What Makes a Loan Go Green?

Spring flowers in green meadow

Lenders are going green, builders are going green, and customers are being encouraged to go green by choosing a green product off the shelf.  Indeed, the Energy Performance Certificate may soon have more impact on the price a customer pays on their mortgage, than the LTV.  How long will it be before we are talking about an EPC rate rather than an LTV banding?

With lenders being asked to reduce the average EPC banding across their back books, it poses an interesting challenge for credit risk teams in how they price product transfers for those properties that are found to have a negative impact on climate change commitments and targets.  

But what technically is a Green Mortgage?

According to the Green Home Finance Principles (GHFPs), Green Home Financing is any type of retail financial solution made available to finance or refinance, in whole or in part, the:

a) the retrofitting of domestic buildings (single-family or multi-family) to achieve verifiable improvements in their energy efficiency, carbon emissions, material use or climate resilience;

b) the acquisition of domestic buildings (single-family or multi-family) that meet or exceed relevant market standards on energy efficiency, carbon emissions, material use or climate resilience;

c) the self-build construction of domestic properties (single-family or multi-family) that meet or exceed relevant market standards on energy efficiency, carbon emissions, material use or climate resilience.

Green Home Financings must align with the four core components of the GHFP’s.

  • All designated Green Home Projects should achieve verifiable environmental benefits and seek to mitigate adverse environmental and social impacts associated with the proposed projects.
  • The borrower of a Green Home Financing should communicate clearly to the lender how this loan relates to improvements in energy efficiency, climate resilience, material use or the reduction of carbon emissions of the property
  • Green Home Financings should be appropriately tagged in the internal systems of the lender in order to maintain transparency and promote the integrity of the product.
  • There needs to be evidence of an improvement in the energy efficiency, carbon emissions, material use or the climate resilience of the property, or evidence that the property exceeds relevant market standards.

The lender will need to, as a result of the loan, be able to evidence the improvement in energy efficiency through for example, an improvement in Energy Performance Certificate (EPC) rating, an improvement in other suitable property metrics or verification by a Government endorsed organisation such as TrustMark.

What can mean Green?

There are a number of energy improvement initiatives that lenders will consider as reasons to reward customers with a revised rate on their Green Mortgage.

  1. Energy efficiency measures:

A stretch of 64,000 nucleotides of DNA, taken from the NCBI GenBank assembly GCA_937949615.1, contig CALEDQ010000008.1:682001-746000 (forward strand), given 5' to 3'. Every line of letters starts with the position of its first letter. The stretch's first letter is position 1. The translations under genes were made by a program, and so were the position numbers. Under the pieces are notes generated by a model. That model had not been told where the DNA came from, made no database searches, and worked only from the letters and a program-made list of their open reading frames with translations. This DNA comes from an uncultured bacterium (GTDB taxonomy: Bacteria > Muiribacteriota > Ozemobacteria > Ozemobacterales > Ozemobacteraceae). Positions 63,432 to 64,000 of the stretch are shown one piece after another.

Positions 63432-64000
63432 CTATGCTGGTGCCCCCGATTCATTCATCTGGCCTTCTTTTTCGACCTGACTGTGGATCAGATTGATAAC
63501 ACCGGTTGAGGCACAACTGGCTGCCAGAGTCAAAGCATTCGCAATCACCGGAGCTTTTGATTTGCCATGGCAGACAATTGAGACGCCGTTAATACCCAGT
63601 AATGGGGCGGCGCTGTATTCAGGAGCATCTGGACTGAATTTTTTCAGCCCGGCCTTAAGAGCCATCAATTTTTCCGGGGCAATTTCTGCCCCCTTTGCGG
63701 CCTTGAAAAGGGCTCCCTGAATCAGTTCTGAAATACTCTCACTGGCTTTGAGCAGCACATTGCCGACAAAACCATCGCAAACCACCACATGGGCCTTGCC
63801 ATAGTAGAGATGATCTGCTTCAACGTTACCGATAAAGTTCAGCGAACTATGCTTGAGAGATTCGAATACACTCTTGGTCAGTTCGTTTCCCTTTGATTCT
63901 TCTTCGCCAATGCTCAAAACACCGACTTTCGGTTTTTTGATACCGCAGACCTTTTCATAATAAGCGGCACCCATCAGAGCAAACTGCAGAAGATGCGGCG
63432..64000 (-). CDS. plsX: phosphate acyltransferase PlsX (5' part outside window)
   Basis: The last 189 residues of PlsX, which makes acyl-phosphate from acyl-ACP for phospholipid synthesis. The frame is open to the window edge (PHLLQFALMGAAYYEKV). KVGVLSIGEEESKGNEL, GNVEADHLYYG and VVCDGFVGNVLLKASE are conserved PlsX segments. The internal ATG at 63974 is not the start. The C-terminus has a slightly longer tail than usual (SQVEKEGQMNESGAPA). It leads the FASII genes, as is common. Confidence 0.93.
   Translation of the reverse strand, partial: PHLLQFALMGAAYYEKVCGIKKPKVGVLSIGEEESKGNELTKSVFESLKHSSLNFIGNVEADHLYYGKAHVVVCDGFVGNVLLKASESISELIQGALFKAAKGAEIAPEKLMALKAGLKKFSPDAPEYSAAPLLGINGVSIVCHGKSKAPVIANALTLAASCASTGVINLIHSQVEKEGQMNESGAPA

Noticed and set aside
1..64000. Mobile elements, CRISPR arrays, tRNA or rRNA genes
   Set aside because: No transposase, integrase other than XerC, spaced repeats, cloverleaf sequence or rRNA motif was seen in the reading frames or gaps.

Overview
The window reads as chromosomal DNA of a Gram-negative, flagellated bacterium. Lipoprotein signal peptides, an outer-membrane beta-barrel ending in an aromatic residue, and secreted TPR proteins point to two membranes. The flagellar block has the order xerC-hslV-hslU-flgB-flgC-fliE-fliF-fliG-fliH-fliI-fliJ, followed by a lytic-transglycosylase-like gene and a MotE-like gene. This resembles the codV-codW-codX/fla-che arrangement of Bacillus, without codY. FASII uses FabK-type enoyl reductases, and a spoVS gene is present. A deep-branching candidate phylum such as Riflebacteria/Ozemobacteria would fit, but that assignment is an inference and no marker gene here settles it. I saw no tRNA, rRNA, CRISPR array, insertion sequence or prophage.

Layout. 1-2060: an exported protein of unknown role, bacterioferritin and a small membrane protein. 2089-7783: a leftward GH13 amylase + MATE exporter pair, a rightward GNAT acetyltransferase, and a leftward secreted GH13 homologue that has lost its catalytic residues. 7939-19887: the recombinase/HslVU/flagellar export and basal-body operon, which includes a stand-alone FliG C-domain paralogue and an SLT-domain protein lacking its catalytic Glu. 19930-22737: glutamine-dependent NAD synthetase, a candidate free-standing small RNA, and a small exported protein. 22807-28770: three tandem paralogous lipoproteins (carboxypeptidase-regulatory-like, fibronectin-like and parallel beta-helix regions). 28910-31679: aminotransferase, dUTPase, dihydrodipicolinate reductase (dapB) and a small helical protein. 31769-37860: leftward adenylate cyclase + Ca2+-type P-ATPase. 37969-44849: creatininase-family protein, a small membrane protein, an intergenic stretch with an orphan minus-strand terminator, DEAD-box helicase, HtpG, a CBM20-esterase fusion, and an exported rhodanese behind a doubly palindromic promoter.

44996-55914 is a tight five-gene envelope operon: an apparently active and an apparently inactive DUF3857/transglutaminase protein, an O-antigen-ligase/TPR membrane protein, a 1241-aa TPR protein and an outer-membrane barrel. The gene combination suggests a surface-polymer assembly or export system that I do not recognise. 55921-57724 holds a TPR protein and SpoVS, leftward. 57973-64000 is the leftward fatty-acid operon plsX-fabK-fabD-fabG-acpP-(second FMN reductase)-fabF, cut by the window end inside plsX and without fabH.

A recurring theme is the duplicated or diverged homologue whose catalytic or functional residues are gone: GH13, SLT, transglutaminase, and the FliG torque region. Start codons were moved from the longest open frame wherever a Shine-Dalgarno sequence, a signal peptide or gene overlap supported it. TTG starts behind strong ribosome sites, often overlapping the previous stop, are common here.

This includes tank and pipe insulation; draught proofing; loft insulation; low-energy lights; insulation to existing envelope components, such as external walls, roofs, lofts, basements and ground floors (including measures to ensure airtightness and reduce the effects of thermal bridges); cavity wall insulation; internal wall insulation; double glazing; insulated render; external wall insulation; energy-efficient external doors; etc. Heating measures include air source heat pumps; ground source heat pumps; replacement of old pumps with efficient circulating pumps; the installation and replacement of heating and domestic hot water systems, and the installation of solar hot water and rainfall capture systems.

  • Improving defences

Enhancing resistance to flooding, such as the installation of flood doors and windows, demountable barriers; and measures to enhance resistance to heatwaves such as external shutters, external insulation; etc.

  • Recycling

Using sustainable materials and embodied carbon; recycling, for example reusing and repurposing of existing materials and components within a retrofit or construction project

  • Redevelopment

Buying domestic buildings: Including homes that exceed local, national or industry standards for energy efficiency and renovating to the latest environmental standards

  • Self-build

Self-build and custom build homes that exceed local, national or industry standards for energy efficiency, environmental impact, and climate resiliency.

Green is with us to stay

We know that the UK’s housing stock is one of the oldest in Europe with approximately 20% of homes built pre-1919, 85% using a gas boiler for heating, and approximately 50% having uninsulated walls. With an estimated £250 billion needing to be invested in UK home upgrades by 2050, banks, building societies and advisers will be playing a significant role in the coming years to help address the global challenge of climate change. If you would like to know the EPC rating of your own property and the steps you can take to improve your rating visit www.gov.uk/find-energy-certificate.

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